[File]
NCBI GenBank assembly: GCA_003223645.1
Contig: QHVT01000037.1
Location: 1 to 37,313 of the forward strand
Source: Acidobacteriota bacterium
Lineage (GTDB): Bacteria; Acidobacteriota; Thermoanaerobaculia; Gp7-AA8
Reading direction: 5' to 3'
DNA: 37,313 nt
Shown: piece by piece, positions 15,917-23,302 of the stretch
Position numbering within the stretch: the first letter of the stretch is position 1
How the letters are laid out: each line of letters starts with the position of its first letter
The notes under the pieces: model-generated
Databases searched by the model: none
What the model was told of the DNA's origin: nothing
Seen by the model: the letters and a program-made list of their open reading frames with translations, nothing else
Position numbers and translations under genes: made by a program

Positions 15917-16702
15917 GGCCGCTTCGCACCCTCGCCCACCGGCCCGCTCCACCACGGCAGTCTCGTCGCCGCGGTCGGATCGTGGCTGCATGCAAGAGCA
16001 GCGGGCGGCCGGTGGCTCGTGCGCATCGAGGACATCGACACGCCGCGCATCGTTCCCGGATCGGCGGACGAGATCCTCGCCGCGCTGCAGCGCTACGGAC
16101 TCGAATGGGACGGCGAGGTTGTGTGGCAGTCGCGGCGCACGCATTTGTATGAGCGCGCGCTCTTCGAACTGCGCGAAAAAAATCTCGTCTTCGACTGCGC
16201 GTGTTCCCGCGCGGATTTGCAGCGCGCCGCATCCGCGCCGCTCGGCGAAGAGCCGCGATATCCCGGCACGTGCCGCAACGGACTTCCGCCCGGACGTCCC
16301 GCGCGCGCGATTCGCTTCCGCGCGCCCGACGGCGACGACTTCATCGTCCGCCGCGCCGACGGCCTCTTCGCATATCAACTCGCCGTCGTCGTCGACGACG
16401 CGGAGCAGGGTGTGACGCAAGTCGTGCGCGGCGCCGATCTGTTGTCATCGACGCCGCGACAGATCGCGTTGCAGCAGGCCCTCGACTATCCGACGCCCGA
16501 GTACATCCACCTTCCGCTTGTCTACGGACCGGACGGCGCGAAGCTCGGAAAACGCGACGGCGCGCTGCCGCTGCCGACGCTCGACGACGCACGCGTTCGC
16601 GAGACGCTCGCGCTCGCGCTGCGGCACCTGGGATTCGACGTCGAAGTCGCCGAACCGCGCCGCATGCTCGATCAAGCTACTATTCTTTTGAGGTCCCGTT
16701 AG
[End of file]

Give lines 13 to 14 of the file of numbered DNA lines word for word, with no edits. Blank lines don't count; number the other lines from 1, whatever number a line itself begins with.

What the model was told of the DNA's origin: nothing
Seen by the model: the letters and a program-made list of their open reading frames with translations, nothing else